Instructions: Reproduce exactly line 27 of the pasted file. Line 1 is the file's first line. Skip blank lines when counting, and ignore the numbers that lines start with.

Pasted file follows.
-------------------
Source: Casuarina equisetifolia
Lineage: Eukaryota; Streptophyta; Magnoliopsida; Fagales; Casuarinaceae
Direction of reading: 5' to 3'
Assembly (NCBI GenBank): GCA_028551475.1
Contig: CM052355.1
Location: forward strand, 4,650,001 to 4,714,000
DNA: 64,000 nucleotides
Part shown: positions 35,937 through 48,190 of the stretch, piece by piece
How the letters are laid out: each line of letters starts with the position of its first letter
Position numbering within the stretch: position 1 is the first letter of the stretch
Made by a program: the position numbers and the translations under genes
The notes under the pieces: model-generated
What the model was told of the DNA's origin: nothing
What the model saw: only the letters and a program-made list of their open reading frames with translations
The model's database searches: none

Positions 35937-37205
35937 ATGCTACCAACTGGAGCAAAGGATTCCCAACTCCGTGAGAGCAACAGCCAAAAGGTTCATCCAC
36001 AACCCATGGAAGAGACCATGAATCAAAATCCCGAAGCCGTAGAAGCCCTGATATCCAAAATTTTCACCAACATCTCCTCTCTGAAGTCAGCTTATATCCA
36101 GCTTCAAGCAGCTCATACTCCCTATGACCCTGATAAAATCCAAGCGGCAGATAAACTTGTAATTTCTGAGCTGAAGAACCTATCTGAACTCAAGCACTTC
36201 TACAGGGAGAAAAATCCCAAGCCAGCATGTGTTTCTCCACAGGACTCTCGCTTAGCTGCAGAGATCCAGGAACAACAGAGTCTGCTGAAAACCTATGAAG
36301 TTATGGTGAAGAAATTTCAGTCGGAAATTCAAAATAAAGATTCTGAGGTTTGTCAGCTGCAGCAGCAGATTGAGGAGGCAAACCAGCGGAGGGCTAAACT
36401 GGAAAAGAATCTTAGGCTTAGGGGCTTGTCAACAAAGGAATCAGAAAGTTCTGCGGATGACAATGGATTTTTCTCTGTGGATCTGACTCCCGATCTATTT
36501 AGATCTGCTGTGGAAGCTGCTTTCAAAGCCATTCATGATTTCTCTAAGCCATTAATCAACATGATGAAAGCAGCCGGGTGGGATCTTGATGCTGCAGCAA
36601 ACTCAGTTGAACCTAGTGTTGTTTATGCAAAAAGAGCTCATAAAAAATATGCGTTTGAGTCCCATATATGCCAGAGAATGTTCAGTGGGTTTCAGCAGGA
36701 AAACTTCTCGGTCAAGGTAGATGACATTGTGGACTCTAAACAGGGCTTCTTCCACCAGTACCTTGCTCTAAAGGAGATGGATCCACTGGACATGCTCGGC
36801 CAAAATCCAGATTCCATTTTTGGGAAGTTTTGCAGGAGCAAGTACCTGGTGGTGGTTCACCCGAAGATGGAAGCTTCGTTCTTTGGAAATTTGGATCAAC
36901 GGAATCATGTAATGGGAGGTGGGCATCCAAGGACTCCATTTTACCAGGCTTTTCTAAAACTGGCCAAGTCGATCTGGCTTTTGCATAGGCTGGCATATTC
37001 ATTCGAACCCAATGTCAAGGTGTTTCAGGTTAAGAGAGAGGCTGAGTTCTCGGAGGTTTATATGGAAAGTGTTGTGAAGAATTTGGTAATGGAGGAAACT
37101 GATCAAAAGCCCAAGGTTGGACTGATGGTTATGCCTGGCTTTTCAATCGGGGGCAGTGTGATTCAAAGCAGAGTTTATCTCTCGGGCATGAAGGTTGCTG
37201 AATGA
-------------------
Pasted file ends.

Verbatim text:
36901 GGAATCATGTAATGGGAGGTGGGCATCCAAGGACTCCATTTTACCAGGCTTTTCTAAAACTGGCCAAGTCGATCTGGCTTTTGCATAGGCTGGCATATTC